View From Here
By David Mark Greaves
Thank you Colin Kaepernick for drawing attention to the national anthem, and especially thank you to Shaun King for writing in the New York Daily News an eye-opening column on the white supremacist history of the Star-Spangled Banner and its author, Francis Scott Key.
In explaining why he will never stand for the Star-Spangled Banner again, King writes, “Key’s full poem actually has a third stanza which few of us have ever heard. In it, he openly celebrates the murder of slaves. Yes, really.
“It goes like this:
No refuge could save the hireling and slave
From the terror of flight or the gloom of the grave,
And the Star-Spangled Banner in triumph doth wave
O’er the land of the free and the home of the brave.
“While it has always been known that the song was written during American slavery and that when those words about this nation being the “land of the free” didn’t apply to the millions who had been held in bondage, few of us had any idea that the song itself was rooted in the celebration of slavery and the murder of Africans in America, who were being hired by the British military to give them strength not only in the War of 1812, but in the Battle of Fort McHenry of 1814. These black men were called the Corps of Colonial Marines and they served valiantly for the British military. Key despised them. He was glad to see them experience terror and death in war — to the point that he wrote a poem about it. That poem is now our national anthem.”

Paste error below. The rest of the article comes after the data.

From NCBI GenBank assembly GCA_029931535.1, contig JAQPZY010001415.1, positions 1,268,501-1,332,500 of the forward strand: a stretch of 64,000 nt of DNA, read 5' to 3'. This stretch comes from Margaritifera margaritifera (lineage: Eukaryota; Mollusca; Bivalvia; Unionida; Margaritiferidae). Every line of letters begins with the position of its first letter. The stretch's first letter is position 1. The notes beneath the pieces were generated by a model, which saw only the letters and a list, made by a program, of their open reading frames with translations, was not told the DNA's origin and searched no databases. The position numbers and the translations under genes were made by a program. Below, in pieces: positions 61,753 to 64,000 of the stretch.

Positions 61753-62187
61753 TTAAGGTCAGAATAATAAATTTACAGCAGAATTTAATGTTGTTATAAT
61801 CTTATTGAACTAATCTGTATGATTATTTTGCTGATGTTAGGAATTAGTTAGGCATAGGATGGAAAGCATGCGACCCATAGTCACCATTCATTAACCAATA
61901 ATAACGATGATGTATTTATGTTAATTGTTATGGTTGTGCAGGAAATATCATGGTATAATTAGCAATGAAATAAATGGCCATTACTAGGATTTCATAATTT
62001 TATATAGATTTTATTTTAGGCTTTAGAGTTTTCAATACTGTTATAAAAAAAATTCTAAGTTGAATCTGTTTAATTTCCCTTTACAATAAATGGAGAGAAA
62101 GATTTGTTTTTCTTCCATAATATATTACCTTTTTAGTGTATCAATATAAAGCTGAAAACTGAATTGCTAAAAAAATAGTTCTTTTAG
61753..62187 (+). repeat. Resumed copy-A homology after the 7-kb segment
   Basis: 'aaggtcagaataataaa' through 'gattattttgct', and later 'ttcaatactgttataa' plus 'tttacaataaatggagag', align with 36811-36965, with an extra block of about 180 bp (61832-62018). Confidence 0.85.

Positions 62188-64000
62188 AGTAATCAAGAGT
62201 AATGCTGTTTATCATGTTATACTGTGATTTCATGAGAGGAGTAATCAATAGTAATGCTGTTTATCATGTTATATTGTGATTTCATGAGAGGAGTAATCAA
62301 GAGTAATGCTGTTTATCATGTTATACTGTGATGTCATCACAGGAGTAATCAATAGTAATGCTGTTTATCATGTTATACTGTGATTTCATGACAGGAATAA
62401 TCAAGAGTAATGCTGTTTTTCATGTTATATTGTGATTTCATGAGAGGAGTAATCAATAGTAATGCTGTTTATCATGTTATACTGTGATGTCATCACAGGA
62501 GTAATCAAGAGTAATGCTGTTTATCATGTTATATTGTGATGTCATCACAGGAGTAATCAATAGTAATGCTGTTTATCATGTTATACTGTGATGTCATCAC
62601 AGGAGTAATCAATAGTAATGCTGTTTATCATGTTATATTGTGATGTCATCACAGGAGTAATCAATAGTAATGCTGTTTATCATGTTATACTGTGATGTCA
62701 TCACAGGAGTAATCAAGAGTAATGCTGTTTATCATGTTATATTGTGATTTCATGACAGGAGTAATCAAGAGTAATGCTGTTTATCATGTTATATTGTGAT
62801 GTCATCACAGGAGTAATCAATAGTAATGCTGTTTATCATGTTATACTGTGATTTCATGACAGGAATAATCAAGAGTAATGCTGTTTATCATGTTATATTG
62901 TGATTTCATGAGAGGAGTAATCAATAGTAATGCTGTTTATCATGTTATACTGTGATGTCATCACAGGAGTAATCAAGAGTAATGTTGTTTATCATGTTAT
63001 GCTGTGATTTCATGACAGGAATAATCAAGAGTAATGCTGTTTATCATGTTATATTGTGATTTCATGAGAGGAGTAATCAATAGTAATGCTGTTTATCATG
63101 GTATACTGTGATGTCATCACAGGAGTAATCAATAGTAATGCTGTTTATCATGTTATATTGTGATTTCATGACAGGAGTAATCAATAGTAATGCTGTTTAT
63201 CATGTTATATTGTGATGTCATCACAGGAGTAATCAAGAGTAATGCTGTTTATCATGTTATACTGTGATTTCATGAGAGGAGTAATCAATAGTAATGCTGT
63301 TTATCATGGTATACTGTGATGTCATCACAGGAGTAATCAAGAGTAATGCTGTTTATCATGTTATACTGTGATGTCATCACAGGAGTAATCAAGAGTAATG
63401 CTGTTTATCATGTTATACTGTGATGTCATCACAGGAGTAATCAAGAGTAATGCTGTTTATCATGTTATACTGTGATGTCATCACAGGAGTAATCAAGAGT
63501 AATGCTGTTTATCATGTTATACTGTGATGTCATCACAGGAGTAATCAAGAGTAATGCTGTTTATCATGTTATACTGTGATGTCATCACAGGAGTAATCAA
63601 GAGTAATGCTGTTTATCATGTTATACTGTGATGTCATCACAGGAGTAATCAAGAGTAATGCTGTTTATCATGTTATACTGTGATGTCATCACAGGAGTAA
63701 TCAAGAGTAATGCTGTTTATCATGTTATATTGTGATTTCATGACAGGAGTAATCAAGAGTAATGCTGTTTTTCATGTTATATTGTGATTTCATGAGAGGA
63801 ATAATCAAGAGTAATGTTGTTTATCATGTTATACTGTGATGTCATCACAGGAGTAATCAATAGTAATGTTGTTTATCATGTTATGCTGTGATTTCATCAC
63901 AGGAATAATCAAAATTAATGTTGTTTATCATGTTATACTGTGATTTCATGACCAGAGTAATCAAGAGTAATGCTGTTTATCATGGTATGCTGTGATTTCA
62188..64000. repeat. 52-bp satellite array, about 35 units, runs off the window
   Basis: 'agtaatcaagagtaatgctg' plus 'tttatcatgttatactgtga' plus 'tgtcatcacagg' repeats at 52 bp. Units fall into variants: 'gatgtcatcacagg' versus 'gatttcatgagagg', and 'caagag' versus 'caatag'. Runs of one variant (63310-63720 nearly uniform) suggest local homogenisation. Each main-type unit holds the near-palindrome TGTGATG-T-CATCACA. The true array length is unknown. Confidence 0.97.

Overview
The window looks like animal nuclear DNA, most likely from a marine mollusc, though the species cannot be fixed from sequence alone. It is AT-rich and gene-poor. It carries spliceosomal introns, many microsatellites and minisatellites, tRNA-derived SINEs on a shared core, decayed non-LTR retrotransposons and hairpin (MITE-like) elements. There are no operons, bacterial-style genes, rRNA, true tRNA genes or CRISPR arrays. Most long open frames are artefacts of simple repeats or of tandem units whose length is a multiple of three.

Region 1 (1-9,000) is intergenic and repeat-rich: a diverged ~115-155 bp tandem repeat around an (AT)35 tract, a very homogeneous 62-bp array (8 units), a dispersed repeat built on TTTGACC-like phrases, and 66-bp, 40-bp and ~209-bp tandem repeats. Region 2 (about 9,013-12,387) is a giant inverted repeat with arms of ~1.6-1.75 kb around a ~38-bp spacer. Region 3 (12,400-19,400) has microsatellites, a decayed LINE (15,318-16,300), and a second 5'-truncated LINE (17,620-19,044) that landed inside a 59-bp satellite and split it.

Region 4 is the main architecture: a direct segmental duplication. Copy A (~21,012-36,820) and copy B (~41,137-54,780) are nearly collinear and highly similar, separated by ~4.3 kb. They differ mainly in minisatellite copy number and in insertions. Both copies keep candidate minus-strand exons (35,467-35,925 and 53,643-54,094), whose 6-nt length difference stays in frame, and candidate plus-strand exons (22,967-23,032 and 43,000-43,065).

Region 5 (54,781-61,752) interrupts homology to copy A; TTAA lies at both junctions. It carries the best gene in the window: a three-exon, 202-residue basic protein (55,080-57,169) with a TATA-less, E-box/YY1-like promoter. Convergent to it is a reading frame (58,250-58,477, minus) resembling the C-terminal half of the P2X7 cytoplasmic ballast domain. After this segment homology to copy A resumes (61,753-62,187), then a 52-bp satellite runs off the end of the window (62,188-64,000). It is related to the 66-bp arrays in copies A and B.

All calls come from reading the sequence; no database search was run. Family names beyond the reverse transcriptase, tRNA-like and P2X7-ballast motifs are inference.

And as for Key himself, King says, “He came from generations of plantation-owning bigots. They got wealthy off of it. Key, as District Attorney of Washington, fought for slavery and against abolitionists every chance he got”.
Let “America the Beautiful” be the anthem. I join Mr. King when he says, “I’ll never stand for that other song again”.